A new initiative to combat deforestation and illegal timber trade is being launched in the Congo Basin, the world's second largest green lung. The Pan African Forest Certification (PAFC) and its partners have set up a regional certification scheme in the Congo Basin, which will strengthen the existing offer. The aim is to effectively combat deforestation and the illegal timber trade.
The Pan-African Forest Certification (PAFC) system, whose mission is to develop sustainable forest management in Central African countries, now has a new tool. It is a unique forest certification scheme for the Congo Basin (PAFC Congo Basin). Adapted to countries sharing the second largest forest massif in the world (Democratic Republic of Congo, Cameroon, Republic of Congo, Gabon, Central African Republic, Equatorial Guinea), the Congo Basin PAFC guarantees sustainable forestry operations that respect the environment, wildlife and local communities.
Composed of several standards, guides, procedures and annexes developed locally, this regional certification system offers many advantages for forestry companies wishing to commit themselves. They will benefit from access to the international market, increased competitive advantages and profits, access to demanding markets for certified products, traceability of wood supplies, etc.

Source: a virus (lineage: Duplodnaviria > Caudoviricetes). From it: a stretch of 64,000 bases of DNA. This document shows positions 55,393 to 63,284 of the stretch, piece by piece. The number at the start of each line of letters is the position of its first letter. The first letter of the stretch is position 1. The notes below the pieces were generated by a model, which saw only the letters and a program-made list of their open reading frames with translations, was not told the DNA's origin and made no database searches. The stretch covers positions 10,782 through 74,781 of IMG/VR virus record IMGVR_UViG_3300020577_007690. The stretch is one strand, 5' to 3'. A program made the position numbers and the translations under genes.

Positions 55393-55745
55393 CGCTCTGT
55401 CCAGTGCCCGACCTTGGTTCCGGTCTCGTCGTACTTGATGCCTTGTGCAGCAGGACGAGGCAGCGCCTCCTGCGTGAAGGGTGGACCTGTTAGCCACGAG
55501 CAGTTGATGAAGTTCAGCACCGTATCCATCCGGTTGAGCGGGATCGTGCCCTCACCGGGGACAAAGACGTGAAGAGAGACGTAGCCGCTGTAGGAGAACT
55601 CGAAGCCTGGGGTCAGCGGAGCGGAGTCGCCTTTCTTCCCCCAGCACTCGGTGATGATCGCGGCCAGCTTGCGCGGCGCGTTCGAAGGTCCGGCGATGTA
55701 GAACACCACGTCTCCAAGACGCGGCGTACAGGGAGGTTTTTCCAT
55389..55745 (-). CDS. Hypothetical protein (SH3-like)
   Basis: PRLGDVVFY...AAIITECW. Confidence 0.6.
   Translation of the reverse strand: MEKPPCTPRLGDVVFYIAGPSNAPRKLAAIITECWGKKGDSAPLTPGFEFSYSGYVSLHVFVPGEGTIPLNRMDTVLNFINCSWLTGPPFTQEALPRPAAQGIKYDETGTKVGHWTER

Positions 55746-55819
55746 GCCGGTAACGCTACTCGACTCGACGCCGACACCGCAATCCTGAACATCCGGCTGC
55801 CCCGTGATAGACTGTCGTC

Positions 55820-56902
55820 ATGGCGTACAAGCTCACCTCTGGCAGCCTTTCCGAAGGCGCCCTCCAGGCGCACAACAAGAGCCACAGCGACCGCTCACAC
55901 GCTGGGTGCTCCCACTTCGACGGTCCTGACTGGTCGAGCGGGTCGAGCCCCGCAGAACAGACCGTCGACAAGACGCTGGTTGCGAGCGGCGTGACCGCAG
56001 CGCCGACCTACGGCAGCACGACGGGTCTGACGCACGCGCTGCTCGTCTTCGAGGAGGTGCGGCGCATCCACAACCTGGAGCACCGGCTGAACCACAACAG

Collaborations between PEFC and ATIBT
The Congo Basin PAFC is implemented with the contributions of the Programme for the Endorsement of Forest Certification (PEFC) and the International Tropical Timber Technical Association (ATIBT), whose requirements guarantee international recognition.
The PAFC Congo Basin is the realization of a wish formulated on July 28th, 2020 by the ministers in charge of forests of the Economic and Monetary Community of Central Africa (CEMAC). Meeting in session, these officials asked the PAFC to develop a regional approach to its forest certification system.
Illegal logging, which refers to any harvesting of timber without legal authorization, or incidentally by illegal means, remains persistent in the Congo Basin. In Cameroon, for example, a recent report produced by the Center for Environment and Development (CED) and the Environmental Investigative Agency (EIA) indicates that the country lost $58 million (nearly 33 billion CFA francs), between January 2016 and July 2020, through the illegal export of its timber to Vietnam.